Navigating and Negating Ageism in C-Suite Hiring

No comments

“How do I consider age when reviewing someone for an executive role?” Age discrimination—being considered too old or too young—can be a factor in executive hiring at the most senior levels. Executive hiring is complex, however, and depends on a variety of issues, including personal attributes, industry, and function.

Age is a bigger factor for some C-suite jobs than for others. A 2017 Korn Ferry report presents the average ages of C-suite executives from oldest to youngest in the following order: CEO, CFO, CHRO, CMO, and CIO. Hiring managers often look at age differently for C-level roles than for other leadership positions based on these roles’ core needs.

Normally, CEO, CFO, and CHRO roles tend to be more about experience and judgment, whereas CMO and CIO roles tend to be more about creativity and innovation. This is where a hiring manager usually makes the distinction between what a young professional can offer the role and what an older professional can provide—whether or not he or she is consciously aware of any age bias.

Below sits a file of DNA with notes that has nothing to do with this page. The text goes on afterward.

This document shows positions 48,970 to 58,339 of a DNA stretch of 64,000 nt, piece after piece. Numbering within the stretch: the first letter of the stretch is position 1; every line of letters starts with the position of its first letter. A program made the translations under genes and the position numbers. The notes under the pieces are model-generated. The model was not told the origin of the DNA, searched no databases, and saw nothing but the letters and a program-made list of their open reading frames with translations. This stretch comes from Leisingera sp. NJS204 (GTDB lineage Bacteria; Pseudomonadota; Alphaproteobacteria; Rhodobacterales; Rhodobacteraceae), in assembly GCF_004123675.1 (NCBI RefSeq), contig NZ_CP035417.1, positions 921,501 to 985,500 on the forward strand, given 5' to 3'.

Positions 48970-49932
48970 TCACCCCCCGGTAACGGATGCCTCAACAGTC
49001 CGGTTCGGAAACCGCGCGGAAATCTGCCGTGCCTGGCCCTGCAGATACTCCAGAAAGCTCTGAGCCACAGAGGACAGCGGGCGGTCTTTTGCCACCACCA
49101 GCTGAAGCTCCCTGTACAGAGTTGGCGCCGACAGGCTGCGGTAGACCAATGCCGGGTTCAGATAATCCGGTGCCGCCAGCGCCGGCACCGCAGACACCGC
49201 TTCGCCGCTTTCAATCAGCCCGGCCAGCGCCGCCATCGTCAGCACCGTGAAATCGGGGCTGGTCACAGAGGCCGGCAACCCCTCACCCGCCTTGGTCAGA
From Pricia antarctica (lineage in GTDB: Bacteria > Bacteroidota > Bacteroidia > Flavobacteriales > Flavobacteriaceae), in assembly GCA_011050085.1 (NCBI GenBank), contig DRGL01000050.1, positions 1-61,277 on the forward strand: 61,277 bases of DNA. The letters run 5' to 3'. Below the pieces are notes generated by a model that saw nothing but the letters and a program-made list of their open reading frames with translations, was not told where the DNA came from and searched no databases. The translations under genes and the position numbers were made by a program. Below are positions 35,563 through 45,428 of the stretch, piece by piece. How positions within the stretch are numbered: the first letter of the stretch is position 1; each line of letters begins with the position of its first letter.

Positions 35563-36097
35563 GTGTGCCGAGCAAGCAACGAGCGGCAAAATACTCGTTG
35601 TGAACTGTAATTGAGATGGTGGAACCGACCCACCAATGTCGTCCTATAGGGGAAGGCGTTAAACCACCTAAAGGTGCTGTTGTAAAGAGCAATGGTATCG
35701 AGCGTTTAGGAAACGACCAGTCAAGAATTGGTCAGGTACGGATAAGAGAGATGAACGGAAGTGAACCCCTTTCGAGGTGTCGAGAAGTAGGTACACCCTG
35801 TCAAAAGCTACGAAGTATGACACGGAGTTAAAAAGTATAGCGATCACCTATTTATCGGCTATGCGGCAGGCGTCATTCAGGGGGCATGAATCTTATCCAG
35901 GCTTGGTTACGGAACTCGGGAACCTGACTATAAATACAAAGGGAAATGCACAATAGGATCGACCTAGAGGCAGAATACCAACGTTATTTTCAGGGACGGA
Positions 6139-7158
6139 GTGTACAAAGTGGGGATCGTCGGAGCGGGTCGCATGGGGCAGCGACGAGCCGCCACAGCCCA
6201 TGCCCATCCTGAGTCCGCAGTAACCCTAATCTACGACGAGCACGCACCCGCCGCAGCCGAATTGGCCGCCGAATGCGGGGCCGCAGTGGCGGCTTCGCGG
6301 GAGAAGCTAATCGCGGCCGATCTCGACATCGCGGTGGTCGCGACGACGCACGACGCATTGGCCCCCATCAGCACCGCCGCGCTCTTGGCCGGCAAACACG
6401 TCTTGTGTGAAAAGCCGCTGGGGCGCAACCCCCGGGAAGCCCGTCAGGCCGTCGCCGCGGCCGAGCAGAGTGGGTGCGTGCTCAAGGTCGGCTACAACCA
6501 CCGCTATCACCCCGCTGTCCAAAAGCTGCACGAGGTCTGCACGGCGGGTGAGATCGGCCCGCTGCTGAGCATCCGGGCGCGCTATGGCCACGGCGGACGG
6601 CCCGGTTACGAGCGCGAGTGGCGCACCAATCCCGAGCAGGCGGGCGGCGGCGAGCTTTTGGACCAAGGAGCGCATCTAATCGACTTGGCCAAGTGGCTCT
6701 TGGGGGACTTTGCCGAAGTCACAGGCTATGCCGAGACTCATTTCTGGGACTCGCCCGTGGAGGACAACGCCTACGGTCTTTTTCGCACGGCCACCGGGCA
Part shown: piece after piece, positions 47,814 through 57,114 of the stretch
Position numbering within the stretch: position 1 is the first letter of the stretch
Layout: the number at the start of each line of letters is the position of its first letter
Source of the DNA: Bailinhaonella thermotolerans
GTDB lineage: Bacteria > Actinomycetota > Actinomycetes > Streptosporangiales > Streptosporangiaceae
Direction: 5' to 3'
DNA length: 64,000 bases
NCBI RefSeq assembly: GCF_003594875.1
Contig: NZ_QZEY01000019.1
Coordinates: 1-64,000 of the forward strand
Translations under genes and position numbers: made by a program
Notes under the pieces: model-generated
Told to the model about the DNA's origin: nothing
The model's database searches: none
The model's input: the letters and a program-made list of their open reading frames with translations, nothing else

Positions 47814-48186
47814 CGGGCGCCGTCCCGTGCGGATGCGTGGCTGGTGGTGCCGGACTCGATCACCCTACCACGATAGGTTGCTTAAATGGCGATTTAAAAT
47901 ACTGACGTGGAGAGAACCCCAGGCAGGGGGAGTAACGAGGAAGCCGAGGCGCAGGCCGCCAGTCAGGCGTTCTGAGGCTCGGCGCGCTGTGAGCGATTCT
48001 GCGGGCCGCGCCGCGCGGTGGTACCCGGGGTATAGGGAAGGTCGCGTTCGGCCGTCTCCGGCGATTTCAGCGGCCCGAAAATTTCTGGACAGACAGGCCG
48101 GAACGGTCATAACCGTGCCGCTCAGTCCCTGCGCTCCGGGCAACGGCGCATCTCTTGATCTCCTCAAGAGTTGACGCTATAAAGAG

How Can HR Help Ensure the Right Hire for an Executive Position Without Discriminating Based on Age?



It helps to use a framework such as the one discussed by Arthur C. Brooks in his article in The Atlantic, which is provocatively entitled “Your Professional Decline Is Coming (Much) Sooner Than You Think.” Brooks distinguishes between two kinds of intelligences that present differently as we age. Pulling from the work of 1940s psychologist Raymond Cattell, Brooks highlights the distinction between “fluid intelligence” vs. “crystallized intelligence.” The former refers to the “intellectual horsepower,” largely for creating and innovating; the second refers to accumulated knowledge, or “wisdom,” which increases with age. Brooks posits that fluid intelligence declines with age, while crystalized intelligence increases. Read more here…

Source: HR Daily Advisor

Sponsored Ad